But perhaps the time has come for us to dispense with the very concept of an evil son. We have a fifth type of child now: the challenging son or daughter, a learned sophisticate who asks us to justify Judaism in terms that are at least as convincing as the many other competing claims to identity in today's complicated world.
The onus is on us to do so. To explain our commitment to Jewish life. To explain our passion for Judaism. What might we say to the challenging child - especially if he or she is a teenager or in his or her 20's or 30's? What might you say? How about the guests around your Seder table?
The Four Children…thinking about justice
At Passover, we are confronted with the story of our ancestor’s pursuit of liberation from oppression. Facing this mirror of history, how do we answer our children when they ask us how to pursue justice in our time?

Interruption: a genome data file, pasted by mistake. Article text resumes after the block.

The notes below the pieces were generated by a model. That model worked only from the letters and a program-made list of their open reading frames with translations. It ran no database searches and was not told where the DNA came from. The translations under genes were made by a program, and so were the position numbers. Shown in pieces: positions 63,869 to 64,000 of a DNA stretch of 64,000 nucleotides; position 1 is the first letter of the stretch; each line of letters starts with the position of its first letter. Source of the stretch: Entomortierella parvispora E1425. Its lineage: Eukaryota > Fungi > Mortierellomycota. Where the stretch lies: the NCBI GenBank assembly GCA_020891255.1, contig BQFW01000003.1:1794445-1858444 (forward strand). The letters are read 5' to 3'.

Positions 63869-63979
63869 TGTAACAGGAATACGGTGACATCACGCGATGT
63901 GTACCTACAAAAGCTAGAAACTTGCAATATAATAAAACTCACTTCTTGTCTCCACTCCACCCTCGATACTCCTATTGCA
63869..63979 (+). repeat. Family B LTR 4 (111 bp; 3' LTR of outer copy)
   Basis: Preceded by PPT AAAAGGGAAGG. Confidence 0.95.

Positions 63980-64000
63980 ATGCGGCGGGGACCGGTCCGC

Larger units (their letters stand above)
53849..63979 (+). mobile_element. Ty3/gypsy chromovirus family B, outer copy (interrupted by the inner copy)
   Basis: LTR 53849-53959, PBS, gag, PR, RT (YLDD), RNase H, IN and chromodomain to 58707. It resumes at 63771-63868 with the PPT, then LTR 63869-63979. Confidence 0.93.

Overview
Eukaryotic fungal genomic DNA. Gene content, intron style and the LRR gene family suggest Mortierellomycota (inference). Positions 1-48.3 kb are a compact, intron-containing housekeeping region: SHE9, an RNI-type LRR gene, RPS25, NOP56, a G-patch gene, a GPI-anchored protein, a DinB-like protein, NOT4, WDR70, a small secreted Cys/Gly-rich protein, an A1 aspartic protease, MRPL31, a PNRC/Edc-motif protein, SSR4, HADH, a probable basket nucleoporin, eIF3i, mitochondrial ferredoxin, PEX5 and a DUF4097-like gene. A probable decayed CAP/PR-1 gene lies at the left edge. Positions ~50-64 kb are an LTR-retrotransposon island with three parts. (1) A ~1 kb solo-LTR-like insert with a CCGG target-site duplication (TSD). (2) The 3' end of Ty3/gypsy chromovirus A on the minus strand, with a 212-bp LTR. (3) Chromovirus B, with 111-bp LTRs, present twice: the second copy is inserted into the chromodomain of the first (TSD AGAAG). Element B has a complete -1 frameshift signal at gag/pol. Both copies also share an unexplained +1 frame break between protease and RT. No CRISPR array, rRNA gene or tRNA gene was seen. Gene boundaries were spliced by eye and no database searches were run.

What does the Activist Child ask?
“The Torah tells me, ‘Justice shall you pursue,’ but how can I pursue justice?”
Empower him always to seek pathways to advocate for the vulnerable. As the Book of Proverbs teaches, “Speak up for the mute, for the rights of the unfortunate. Speak up, judge righteously, champion the poor and the needy.”
What does the Skeptical Child ask?
“How can I solve problems of such enormity?”
Encourage her by explaining that she need not solve the problems, she must only do what she is capable of doing. As we read in Pirke Avot, “It is not your responsibility to complete the work, but neither are you free to desist from it.”
What does the Indifferent Child say?
“It’s not my responsibility.”
Persuade him that responsibility cannot be shirked. As Abraham Joshua Heschel writes, “The
opposite of good is not evil, the opposite of good is indifference. In a free society where terrible wrongs exist, some are guilty, but all are responsible.”
And the Uninformed Child who does not know how to ask…
Prompt her to see herself as an inheritor of our people’s legacy. As it says in Deuteronomy, “You must befriend the stranger, for you were strangers in the land of Egypt.”